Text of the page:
New investors who search for online information about derivatives often turn up all sorts of complex data about mathematical topics, particularly calculus, that have nothing to do with the way the term is used in trading. In the investing world, a derivative is simply any of various kinds of legal contracts between parties in which the outcome is based on the price performance of a given asset within a set time frame.
The good news is that in practice, trading these kinds of securities is much simpler than the wordy, formal definition suggests. For example, most people have at least heard of the two most popular derivative investments, namely options and CFDs (contractsfordifference). They’re the top two, with futures close behind. What are the key facts that everyone should know about derivative investments? Here’s a quick cheat sheet for traders and investors who want to start off with clear, helpful concepts before putting their own money at risk.
Futures contracts are one of the oldest kinds of financial contracts in existence, having been around for more than 2,000 years. In ancient times, farmers used the written contracts to assure a market for crops that had not yet been planted. A typical futures contract today is quite similar. Two parties agree on a fixed price for a set amount of a commodity, like wheat, to be exchanged on a precise future date. Both parties commit to the deal regardless of which direction actual prices. All other derivative investments are set up in the same way. For the most part, only sophisticated investors buy and sell futures contracts, which is why simpler, more direct derivatives like CFDs and vanilla options are much more popular these days.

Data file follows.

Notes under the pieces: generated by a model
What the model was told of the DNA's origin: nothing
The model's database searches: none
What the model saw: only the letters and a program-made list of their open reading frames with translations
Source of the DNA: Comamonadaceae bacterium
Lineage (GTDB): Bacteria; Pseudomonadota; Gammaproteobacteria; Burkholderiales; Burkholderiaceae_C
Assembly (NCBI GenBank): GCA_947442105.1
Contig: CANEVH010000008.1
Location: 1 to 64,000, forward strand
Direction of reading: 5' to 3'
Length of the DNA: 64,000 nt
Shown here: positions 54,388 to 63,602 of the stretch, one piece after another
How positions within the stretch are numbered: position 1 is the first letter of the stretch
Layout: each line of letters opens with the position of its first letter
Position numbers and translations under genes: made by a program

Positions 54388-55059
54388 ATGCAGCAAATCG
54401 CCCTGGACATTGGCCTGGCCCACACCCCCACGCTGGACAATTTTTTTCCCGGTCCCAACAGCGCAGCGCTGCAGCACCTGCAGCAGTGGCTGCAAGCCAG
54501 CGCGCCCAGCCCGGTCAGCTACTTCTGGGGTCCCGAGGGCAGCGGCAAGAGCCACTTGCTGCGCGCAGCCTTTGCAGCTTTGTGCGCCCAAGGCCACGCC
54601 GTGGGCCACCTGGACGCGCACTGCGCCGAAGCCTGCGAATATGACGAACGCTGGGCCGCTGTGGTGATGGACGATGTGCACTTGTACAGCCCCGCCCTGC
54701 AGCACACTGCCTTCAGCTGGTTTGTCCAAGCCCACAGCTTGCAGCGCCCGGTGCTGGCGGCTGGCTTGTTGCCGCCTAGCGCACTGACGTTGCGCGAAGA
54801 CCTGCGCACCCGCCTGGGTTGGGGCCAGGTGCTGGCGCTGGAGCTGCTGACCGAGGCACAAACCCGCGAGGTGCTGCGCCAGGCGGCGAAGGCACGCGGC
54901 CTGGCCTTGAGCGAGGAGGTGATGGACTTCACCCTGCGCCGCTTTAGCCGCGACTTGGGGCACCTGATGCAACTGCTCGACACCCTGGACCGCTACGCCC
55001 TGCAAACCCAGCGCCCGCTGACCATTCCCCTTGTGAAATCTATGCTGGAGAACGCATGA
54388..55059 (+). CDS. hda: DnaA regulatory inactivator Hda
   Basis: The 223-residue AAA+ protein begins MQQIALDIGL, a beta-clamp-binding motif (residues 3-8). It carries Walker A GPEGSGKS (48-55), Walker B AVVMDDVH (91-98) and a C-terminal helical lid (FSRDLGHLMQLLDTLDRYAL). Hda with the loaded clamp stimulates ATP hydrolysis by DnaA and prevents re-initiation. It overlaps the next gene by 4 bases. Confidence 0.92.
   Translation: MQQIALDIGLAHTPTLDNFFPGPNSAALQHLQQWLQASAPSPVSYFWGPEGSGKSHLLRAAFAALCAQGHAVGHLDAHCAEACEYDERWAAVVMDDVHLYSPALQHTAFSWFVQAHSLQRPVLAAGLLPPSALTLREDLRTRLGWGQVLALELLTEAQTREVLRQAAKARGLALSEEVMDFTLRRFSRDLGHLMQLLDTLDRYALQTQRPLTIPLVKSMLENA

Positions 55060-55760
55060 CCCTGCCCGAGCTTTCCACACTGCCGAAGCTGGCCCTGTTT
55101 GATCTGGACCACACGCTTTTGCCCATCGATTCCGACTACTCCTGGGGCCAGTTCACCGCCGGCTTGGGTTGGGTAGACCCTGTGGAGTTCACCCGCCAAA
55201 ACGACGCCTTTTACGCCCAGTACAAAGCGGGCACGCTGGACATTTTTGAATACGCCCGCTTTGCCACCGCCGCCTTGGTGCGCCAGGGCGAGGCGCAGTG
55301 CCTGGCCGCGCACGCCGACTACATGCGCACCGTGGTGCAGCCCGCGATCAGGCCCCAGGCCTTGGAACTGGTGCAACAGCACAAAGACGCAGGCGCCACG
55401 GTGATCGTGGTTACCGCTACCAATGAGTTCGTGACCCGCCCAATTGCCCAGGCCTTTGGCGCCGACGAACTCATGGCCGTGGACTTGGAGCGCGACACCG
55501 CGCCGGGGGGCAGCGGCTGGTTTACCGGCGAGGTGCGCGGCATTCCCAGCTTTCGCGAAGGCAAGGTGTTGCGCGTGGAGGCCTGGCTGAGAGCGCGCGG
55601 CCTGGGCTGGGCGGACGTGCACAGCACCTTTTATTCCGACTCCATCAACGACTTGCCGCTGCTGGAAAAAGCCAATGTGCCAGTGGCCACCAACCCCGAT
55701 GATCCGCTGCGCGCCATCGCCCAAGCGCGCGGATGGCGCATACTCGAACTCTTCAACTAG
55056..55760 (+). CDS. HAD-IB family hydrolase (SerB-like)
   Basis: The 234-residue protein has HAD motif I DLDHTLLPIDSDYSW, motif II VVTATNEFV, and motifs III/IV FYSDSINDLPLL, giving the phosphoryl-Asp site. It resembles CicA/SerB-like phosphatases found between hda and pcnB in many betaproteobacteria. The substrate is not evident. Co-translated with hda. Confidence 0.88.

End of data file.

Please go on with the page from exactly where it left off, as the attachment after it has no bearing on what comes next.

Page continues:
With a CFD, the buyer does not own the underlying asset but simply makes a prediction about its price direction. CFDs are sold on a spread basis, so the built-in fee is part of the initial purchase price. After that, there are no fees or commissions for this kind of trading. If, for example, you believe the price of ABC Corporation stock shares is going to fall, you could execute a CFD sell contract via an online trading platform. Then, if you predicted correctly, you’d book a profit on the contract based on the amount of the price decline.
Options give you, the holder, the right to either buy or sell 100 shares of a named stock at or before a stated future date, and at a specific price. Note that options are only used on traditional securities like stocks and are classified as puts (the right to sell), or calls (the right to buy). You pay a premium at the time of entering into the deal, and that’s you cost of trading these vehicles. Options that include no complex mathematical features, but only allow the holder to buy or sell, are referred to as vanilla options, or plain contracts. By far, the modern CFD and vanilla option are among the most widely traded derivatives of all.